Talk Description to Me

Episode 104 - The Circus

May 14, 2022 Christine Malec and JJ Hunt Season 4 Episode 104
Talk Description to Me
Episode 104 - The Circus
Show Notes Transcript Chapter Markers

With theatres opening up again and big productions rolling into town, JJ recently got to see Cirque du Soleil live in the big tent.  In hearing about it, Christine remembered a workshop the pair held a few years back, where they described circus performances with the help of tactile action figures.  Today, they revisit some of that workshop material, and compare the style and aesthetic of the classic travelling circus to the aesthetic and style of Cirque du Soleil. 

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JJ Hunt:

Talk description to me with Christine Malec and JJ Hunt.

Christine Malec:

Hi, I'm Christine Malec.

JJ Hunt:

And I'm JJ Hunt. This is talk description to me, where the visuals of current events and the world around us get hashed out in description rich conversations.

Christine Malec:

One of the first professional collaborations JJ, that we worked on together, involved circus and contortion. And it was a live event that I was hosting. And you came in and did an unforgettable description of some circus stuff, and then some, some of the mad things people can do with their bodies. And honestly, I was a bit queasy by the end, it was pretty shocking. So we're gonna revisit a bit of that. Partly because you went to Cirque du Soleil on the weekend. So we're going to talk about circus from a few angles, but then we're also going to revisit some of the really detailed descriptions. And, JJ, what was the title, you looked it up in your notes, and it was probably four or five years ago, whatever we call it.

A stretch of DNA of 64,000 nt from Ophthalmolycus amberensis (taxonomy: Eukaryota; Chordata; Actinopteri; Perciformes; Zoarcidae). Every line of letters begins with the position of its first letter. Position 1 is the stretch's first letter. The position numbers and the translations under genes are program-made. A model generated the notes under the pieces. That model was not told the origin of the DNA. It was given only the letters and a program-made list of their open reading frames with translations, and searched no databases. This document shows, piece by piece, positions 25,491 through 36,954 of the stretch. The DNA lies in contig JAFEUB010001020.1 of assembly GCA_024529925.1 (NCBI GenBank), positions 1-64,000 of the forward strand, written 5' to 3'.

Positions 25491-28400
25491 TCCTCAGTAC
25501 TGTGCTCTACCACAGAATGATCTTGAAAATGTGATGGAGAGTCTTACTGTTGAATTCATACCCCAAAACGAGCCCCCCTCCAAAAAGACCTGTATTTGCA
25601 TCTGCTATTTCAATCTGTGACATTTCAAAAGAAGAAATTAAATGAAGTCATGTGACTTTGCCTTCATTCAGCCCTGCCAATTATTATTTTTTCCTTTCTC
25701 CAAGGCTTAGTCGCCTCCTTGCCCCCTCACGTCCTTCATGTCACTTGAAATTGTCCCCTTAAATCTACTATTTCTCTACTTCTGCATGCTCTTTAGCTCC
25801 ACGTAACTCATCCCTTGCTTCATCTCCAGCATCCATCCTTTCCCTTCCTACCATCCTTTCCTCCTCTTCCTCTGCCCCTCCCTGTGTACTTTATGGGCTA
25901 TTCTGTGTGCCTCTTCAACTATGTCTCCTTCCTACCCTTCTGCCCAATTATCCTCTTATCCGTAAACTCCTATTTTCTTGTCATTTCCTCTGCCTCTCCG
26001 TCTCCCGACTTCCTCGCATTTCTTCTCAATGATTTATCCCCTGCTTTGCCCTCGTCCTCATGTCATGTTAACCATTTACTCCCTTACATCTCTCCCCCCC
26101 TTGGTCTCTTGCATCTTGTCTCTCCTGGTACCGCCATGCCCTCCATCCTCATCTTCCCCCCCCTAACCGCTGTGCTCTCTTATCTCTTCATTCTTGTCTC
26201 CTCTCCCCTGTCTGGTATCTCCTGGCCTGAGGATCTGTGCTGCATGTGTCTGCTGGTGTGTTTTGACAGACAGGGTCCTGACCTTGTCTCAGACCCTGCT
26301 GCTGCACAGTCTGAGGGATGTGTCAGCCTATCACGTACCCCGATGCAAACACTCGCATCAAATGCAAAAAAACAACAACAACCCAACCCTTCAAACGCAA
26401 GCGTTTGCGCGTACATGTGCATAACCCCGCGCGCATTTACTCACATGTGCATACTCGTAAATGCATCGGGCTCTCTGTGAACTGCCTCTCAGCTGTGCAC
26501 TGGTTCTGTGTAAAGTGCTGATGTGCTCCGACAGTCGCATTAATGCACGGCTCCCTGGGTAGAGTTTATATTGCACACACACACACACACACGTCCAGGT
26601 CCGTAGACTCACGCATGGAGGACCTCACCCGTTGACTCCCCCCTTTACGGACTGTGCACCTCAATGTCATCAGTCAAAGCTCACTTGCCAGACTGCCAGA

JJ Hunt:

We call the event Lights, Camera Action Figures, because we brought in a bunch of like, he man and Batman and Wonder Woman action figures so that while we were describing the actions of the circus performers, people could try and bend the action figures along with because the contortionists, the acrobats, their body movements are so unfamiliar when you describe, and then the woman bends backwards and puts the back of her head on her bum, it intellectually doesn't make a lot of sense. So having an action figure do it can can help you move along with the actions, but also, you know, remind you just how absurd it is when you're holding that tactile, you know, action figure and trying to get it do to do things that people are just not meant to do.

Christine Malec:

Well, and then we actually had trouble finding good action figures because most of them don't move. Like they're just limited in ways that circus acrobats are not. Really shocking.

JJ Hunt:

That's right. They're not fully articulated. No elbows, no knee joints. Yeah, we had, we had a tough time.

Christine Malec:

Most humans can't do what what they do my gosh, it was Yeah. We had tactile diagrams. And honestly, not all of it is going to make sense no matter how hard you try, because it's so improbable that you just can't get your mind around it. So we're going to get to some of that detailed description of the acrobatics involved. But let's start with the idea of circus in general, because this goes way back before Cirque du Soleil.

JJ Hunt: